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Vol. 73 No. 26

Tuesday, January 22, 2013

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Telephone: 412-481-0266

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Open space, zipline and charter schools RAllentown eporter discussed on Mount Inside This Week’s South • Pittsburgh

“Today, we’re here to measure and document what’s here, and to figure out how to make it better.” Lisa Whitney said these words in reference to the former Bud’s Hardware building on Warrington Avenue in Allentown, where she and 14 of her students convened with property management and community members on Friday morning. See Page 8

Mount Washington

Mayor Luke Ravenstahl and City Councilwoman Theresa Kail-Smith joined community members at Ream Recreation Center in Mount Washington for a pizza party and ribbon cutting re-opening ceremony on Thursday, Jan. 17. See Page 5

Mount Washington

Residential permit parking may be expanding soon in Mount Washington. Residents in the neighborhood have approached the City of Pittsburgh Department of City Planning about additional permit parking areas. See Page 5


Parents of children entering kindergarten for the 2013-2014 school year are invited to a special parent ‘Welcome Center’ on Monday, Feb. 11 from 8:15-9:15 a.m. or 1:30-3:00 p.m. at Arlington primary school, 2429 Charcot Street. See Page 8

Mt. Oliver City

The Mt. Oliver City/St. Clair Block Watch meeting will take place on Thursday, Jan. 24, 2013 at 7 p.m. See Page 2

Letter to the Editor....... Page 2 Housing Court.............. Page 2 RealStats..................... Page 2 Zoning Board............... Page 2

Or check them out at:

By Sarah Beth Martin Contributing Writer At its first regular forum meeting of the year, the Mount Washington Community Development Corporation (MWCDC) formally welcomed its new executive director, Jason Kambitsis, and hosted two guest speakers with plans for moving Pittsburgh forward. First to take the floor was Andrew Dash, from the City of Pittsburgh Department of City Planning, who presented information on OpenSpacePGH, the second of 12 prongs in the city’s PlanPGH initiative. Mr. Dash explained OpenSpacePGH is a “plan for the city’s parks, recreation spaces and open and vacant lots.” Like many other PlanPGH projects, OpenSpacePGH is a 25-year plan, projecting what residents need and want to see in Pittsburgh over the next 25 years, Mr. Dash noted. Specific projects will begin this spring, on a prioritized basis. Getting to this stage in the plan has taken the OpenSpacePGH team approximately two years, said Mr. Dash, who visited the MWCDC in 2011 to garner community interest and solicit feedback. During those two years, the team researched, assessed, and analyzed each of the city’s 146 public parks, as well as numerous open, vacant and distressed properties, to determine what could be done to improve citizens’ enjoyment of natural and recreational assets. Crucial to this analysis, Mr. Dash stated, was the input of approximately 2,700 city residents who participated in OpenSpacePGH’s various public outreaches throughout 2011. According to Mr. Dash, what the team learned from its outreaches is 90 percent of city residents use parks that are close to their homes and there is a popular desire to get more use out of open outdoor spaces—such as trails—and a desire to keep them in clean condition and good repair.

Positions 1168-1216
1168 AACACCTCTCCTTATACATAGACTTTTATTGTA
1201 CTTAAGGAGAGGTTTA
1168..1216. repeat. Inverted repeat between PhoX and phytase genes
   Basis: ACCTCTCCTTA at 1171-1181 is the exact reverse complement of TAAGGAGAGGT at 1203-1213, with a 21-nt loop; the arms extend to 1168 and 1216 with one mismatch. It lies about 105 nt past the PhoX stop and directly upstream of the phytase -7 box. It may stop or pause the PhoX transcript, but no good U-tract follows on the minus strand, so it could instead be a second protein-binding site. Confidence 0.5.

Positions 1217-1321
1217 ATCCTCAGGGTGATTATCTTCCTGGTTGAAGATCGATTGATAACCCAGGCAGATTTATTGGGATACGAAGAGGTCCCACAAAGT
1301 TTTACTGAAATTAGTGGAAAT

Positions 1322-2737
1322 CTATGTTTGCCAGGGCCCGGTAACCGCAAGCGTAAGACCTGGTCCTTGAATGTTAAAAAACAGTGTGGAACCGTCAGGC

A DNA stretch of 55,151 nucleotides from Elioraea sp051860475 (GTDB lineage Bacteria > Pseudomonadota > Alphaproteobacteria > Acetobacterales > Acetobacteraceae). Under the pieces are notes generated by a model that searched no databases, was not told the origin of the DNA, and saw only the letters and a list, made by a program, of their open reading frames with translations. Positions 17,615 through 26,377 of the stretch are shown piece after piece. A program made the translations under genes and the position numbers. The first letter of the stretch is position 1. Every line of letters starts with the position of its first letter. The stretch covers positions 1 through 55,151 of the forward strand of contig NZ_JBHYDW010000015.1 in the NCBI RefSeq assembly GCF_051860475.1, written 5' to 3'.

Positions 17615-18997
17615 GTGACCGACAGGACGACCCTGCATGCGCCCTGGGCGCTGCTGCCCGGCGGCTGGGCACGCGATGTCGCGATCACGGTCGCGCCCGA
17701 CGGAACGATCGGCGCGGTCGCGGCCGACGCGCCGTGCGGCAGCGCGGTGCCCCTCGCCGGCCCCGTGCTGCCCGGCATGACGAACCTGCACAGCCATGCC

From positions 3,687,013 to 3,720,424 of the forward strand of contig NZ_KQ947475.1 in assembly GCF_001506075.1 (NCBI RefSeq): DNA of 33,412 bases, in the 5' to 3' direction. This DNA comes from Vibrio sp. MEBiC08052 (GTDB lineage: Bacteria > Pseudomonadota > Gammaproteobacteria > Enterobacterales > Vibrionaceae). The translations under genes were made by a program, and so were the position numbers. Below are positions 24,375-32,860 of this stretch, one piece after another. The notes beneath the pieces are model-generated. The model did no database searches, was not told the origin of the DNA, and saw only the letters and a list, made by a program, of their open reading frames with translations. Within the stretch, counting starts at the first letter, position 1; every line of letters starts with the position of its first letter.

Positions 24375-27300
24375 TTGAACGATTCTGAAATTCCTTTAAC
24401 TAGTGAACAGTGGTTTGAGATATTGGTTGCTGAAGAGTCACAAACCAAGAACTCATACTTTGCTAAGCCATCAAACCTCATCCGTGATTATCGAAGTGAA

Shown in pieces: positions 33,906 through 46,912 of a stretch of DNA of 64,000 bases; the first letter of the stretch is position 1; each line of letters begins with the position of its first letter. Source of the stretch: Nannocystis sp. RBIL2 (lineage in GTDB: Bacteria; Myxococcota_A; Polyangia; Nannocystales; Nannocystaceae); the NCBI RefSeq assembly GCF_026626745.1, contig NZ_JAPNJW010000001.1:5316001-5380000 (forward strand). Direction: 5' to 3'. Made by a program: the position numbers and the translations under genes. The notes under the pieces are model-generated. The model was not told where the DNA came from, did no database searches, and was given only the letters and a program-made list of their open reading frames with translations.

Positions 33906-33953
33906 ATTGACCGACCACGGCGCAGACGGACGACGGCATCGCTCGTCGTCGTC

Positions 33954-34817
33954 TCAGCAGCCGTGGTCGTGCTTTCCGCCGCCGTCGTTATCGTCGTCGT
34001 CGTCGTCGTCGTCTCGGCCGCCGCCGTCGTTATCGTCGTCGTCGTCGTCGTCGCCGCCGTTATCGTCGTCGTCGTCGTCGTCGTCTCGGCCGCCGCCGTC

Taking what residents said into consideration, the team looked at various factors including local access and walksheds to parks; the quality of the parks and the variety of experiences each provides; and, the economic benefit of the park to neighboring property owners. Analyzing these factors, the team made determinations regarding creating new parks, returning existing parks to nature and amending existing parks with renovated facilities and greenspace areas. Another goal of the team, Mr. Dash mentioned, is to implement activation programs, such as enhancing the events and outdoor programs in public parks and to better steward resources by reinstituting a park ranger program. “Eleven percent of city property is in parks,” Mr. Dash commented. “Most of them have a 1960s mentality and do not accommodate the modern trends of our mobile population.” Citing other stats, Mr. Dash said 18 percent of property in the city is either vacant, distressed or tax delinquent. To have these types of open spaces better serve resident interests and needs, the team looked at certain areas to determine the feasibility of things like urban farms. It is also working on streamlining the process by which citizens could request open space uses, Mr. Dash furthered. When asked for examples of areas where parks might be returned to nature, Mr. Dash referenced Devlin Park in Arlington Heights, noting the space does not serve the neighborhood because there no longer is a neighborhood to serve. He said this particular park gets very limited use and sits alone in an area where properties have been abandoned and demolished, which makes it a likely candidate to return to nature. Possible recommendations for Devlin Park, as well as for the bulk of other city parks, will be presented to Continued on Page 2